$RE{zip}{US}{-extended => [yes|no|allow]}
       Returns a pattern that recognizes US zip	codes. US zip codes consist of
       5 digits, with an optional 4 digit extension. By	default, extensions
       are allowed, but	not required. This can be influenced by	the
       "-extended" option. If its argument starts with a "y", extensions are
       required; if the	argument starts	with a "n", extensions will not	be
       recognized. If an extension is used, a dash is used to separate the
       main part from the extension, but this can be changed with the "-sep"
       option.

       The country prefix is either US (the ISO	country	code), or USA (the
       CEPT code).

       If "{-keep}" is being used, the following variables will	be set:

       $1  The entire postal code.

       $2  The country code prefix.

       $3  The postal code without the country prefix.

       $4  The first 5 digits of the postal code.

       $5  The first three digits of the postal	code, indicating a sectional
	   center or a large city. New in Regexp::Common 2.119.

       $6  The last 2 digits of	the 5 digit part of the	postal code,
	   indicating a	post office facility or	delivery area. New in
	   Regexp::Common 2.119.

       $7  The separator between the 5 digit part and the 4 digit part.	Up to
	   Regexp::Common 2.118, this used to be $5.

       $8  The 4 digit part of the postal code (if any). Up to Regexp::Common
	   2.118, this used to be $6.

       $9  The first two digits	of the 4 digit part of the postal code,
	   indicating a	sector,	or several blocks. New in Regexp::Common
	   2.119.

       $10 The last two	digits of the 4	digit part of the postal code,
	   indicating a	segment	or one side of a street. New in	Regexp::Common
	   2.119.

       Questions

       o   Can the 5 digit part	of the zip code	(in theory) start with 000?

       o   Can the 5 digit part	of the zip code	(in theory) end	with 00?

       o   Can the 4 digit part	of the zip code	(in theory) start with 00?

       o   Can the 4 digit part	of the zip code	(in theory) end	with 00?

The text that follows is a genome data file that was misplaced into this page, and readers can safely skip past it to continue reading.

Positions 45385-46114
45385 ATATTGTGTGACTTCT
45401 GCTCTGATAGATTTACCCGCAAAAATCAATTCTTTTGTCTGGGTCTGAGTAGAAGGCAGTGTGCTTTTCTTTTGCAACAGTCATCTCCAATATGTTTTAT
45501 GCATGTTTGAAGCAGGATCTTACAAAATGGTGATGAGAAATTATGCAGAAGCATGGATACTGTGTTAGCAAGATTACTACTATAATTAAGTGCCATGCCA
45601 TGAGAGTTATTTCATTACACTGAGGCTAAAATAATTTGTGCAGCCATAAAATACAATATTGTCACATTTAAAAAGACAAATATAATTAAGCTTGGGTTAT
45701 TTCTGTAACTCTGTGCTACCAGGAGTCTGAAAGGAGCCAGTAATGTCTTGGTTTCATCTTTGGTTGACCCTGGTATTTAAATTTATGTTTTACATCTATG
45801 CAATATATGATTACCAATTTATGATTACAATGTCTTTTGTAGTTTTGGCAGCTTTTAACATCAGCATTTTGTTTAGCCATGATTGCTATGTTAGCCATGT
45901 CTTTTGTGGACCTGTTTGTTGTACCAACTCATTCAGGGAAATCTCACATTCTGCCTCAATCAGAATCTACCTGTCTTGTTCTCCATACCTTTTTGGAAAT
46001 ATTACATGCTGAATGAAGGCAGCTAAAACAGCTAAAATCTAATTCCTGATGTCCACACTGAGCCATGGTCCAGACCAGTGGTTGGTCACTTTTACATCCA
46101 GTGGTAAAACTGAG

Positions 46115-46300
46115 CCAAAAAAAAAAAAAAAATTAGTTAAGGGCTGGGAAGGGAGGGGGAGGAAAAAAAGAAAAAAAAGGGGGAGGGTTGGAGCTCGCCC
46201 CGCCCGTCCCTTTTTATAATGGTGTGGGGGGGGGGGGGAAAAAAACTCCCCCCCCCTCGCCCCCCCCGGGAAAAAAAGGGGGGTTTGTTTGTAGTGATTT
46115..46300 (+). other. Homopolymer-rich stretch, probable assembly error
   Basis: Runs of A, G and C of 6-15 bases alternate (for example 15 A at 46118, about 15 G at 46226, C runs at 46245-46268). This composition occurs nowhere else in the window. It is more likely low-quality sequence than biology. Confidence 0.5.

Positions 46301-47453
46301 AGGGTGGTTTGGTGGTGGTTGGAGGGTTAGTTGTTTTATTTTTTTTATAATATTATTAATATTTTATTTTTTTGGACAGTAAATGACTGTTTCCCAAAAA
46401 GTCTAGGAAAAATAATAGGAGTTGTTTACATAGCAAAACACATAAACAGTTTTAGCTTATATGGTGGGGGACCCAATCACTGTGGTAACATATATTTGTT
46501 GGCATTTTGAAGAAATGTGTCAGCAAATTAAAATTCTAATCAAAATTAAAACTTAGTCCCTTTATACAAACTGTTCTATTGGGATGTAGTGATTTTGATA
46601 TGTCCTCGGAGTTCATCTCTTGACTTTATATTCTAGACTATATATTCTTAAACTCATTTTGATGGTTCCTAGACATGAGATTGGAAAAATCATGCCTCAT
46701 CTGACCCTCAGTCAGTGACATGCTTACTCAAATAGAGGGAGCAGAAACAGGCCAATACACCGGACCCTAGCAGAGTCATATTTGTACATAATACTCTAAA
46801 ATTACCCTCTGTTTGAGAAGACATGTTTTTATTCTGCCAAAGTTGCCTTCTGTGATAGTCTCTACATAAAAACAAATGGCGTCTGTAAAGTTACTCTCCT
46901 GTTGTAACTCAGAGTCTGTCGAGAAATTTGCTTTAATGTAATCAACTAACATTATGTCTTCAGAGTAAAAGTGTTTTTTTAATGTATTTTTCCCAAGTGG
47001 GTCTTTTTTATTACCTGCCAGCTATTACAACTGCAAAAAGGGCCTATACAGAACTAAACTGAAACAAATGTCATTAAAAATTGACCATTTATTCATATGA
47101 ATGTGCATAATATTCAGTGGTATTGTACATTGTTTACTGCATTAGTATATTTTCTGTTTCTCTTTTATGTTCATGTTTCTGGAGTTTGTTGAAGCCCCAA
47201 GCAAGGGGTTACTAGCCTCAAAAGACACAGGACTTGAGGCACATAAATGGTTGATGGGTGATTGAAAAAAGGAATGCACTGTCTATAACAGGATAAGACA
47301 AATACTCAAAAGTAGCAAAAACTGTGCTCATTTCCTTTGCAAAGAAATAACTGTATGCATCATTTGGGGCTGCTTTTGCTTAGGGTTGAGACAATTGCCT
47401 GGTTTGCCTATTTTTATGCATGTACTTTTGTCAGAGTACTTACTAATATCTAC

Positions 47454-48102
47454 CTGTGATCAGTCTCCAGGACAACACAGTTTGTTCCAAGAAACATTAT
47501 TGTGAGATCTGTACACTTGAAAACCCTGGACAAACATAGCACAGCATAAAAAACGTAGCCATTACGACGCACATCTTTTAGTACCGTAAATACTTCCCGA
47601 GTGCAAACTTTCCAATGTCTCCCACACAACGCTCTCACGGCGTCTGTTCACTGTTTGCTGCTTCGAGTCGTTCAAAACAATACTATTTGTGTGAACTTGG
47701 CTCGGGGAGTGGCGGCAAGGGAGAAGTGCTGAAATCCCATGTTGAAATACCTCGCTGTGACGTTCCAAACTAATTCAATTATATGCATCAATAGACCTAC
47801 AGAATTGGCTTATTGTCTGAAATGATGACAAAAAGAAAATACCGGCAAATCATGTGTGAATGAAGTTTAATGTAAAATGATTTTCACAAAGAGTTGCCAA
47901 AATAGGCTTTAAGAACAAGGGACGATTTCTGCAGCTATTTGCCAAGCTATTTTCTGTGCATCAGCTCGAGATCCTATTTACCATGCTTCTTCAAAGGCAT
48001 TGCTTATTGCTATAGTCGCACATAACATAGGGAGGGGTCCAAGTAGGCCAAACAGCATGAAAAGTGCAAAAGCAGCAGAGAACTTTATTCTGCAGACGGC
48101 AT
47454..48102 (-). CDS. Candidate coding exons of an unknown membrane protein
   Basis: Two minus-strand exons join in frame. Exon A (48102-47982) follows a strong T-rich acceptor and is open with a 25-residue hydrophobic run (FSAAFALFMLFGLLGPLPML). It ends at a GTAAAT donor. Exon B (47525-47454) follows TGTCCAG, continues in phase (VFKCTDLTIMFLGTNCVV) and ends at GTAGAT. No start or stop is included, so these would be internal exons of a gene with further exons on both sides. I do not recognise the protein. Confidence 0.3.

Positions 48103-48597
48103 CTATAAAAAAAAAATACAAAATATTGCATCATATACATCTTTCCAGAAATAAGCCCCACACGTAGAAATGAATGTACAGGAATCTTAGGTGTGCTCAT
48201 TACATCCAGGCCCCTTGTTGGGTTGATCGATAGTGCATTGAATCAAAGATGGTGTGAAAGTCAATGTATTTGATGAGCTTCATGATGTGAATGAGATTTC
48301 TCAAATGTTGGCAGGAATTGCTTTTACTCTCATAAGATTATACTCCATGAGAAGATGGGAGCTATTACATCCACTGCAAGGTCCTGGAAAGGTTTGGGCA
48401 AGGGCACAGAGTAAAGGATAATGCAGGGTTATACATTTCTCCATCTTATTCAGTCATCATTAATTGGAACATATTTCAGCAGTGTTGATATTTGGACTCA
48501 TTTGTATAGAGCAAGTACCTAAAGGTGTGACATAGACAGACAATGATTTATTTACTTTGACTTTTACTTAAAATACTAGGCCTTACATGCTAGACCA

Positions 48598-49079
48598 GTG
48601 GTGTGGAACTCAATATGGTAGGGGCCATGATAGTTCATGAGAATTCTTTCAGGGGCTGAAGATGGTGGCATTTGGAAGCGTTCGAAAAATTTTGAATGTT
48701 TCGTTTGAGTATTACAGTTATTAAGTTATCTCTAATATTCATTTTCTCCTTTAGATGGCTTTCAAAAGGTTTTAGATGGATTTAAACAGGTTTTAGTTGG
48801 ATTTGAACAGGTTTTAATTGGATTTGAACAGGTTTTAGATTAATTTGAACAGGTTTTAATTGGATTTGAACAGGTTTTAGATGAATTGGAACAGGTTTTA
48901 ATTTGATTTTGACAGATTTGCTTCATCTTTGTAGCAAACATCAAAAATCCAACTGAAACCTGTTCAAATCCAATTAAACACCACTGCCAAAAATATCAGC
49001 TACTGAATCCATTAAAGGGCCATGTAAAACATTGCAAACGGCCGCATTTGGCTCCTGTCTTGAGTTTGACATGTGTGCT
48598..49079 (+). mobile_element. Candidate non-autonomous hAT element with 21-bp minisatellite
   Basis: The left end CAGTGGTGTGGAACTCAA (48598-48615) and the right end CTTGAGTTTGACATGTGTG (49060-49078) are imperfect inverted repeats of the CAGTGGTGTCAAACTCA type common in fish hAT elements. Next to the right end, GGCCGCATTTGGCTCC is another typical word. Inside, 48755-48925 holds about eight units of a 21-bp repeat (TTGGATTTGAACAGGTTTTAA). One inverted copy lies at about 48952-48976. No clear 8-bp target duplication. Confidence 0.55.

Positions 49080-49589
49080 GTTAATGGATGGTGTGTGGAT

"$RE	{zip} {'Vatican	City'}"
       Vatican City uses a single postal code; taken from the Italian system
       of postal codes,	and sharing the	single code with a part	of Rome.

       If "{-keep}" is used, the following variables will be set:

       $1  The entire postal code.

       $2  The country code prefix.

       $3  The postal code without the country prefix.

       The country prefix for Vatican City is "VA".

SEE ALSO
       Regexp::Common for a general description	of how to use this interface.

       <http://www.columbia.edu/kermit/postal.html>
	   Frank's compulsive guide to postal addresses.

       <http://www.upu.int/post_code/en/addressing_formats_guide.shtml>
	   Postal addressing systems.

       <http://www.uni-koeln.de/~arcd2/33e.htm>
	   Postal code information.

       <http://www.grcdi.nl/linkspc.htm>
	   Links to Postcode Pages.

       <https://postcode.auspost.com.au/free_display.html?id=1>
	   All Australian postal codes in use.

       <http://hdusps.esecurecare.net/cgi-bin/hdusps.cfg/php/enduser/std_adp.php?p_faqid=1014>
	   Information about US	postal codes.

       <http://en.wikipedia.org/wiki/Postal_code>
       <http://download.geonames.org/export/zip/>
	   Lots	of zip files with active postal	codes.

       <http://postal-codes.findthedata.com/>
	   Find	postal codes.

AUTHORS
       Damian Conway (damian@conway.org) and Abigail
       (regexp-common@abigail.be).

MAINTENANCE
       This package is maintained by Abigail (regexp-common@abigail.be).

BUGS AND IRRITATIONS
       Zip codes for most countries are	missing.  Send them in to
       regexp-common@abigail.be.

LICENSE	and COPYRIGHT
       This software is	Copyright (c) 2001 - 2016, Damian Conway and Abigail.

       This module is free software, and maybe used under any of the following
       licenses:

	1) The Perl Artistic License.	  See the file COPYRIGHT.AL.
	2) The Perl Artistic License 2.0. See the file COPYRIGHT.AL2.
	3) The BSD License.		  See the file COPYRIGHT.BSD.
	4) The MIT License.		  See the file COPYRIGHT.MIT.

perl v5.24.1			  2016-06-08		Regexp::Common::zip(3)

NAME | SYNOPSIS | DESCRIPTION | SEE ALSO | AUTHORS | MAINTENANCE | BUGS AND IRRITATIONS | LICENSE and COPYRIGHT

Want to link to this manual page? Use this URL:
<https://www.freebsd.org/cgi/man.cgi?query=Regexp::Common::zip&sektion=3&manpath=FreeBSD+12.1-RELEASE+and+Ports>

home | help